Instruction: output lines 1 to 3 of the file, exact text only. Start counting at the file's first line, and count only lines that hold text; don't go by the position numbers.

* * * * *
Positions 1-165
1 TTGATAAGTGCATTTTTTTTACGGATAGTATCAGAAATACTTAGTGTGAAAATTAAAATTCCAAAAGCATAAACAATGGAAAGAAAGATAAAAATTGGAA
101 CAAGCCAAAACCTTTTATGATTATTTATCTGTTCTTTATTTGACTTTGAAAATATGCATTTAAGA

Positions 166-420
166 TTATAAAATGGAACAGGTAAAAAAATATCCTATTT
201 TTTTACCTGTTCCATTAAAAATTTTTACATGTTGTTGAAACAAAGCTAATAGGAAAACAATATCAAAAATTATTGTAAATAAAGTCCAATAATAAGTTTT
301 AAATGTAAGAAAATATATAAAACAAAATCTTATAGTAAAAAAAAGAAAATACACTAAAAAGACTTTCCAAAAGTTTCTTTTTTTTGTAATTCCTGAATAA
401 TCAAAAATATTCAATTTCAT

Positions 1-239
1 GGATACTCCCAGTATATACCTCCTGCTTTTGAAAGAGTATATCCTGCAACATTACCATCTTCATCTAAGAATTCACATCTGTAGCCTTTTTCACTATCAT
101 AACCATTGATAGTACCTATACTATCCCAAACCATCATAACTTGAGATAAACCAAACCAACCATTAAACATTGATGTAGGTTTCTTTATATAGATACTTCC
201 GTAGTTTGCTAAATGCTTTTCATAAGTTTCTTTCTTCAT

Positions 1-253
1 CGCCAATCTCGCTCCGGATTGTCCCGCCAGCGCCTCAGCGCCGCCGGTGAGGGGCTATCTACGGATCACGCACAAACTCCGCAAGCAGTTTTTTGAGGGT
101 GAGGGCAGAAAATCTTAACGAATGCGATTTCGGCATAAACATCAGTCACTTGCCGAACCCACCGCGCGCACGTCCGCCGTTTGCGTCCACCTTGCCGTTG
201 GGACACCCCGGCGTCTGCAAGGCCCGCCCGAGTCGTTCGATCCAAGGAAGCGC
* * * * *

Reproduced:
Positions 1-165
1 TTGATAAGTGCATTTTTTTTACGGATAGTATCAGAAATACTTAGTGTGAAAATTAAAATTCCAAAAGCATAAACAATGGAAAGAAAGATAAAAATTGGAA
101 CAAGCCAAAACCTTTTATGATTATTTATCTGTTCTTTATTTGACTTTGAAAATATGCATTTAAGA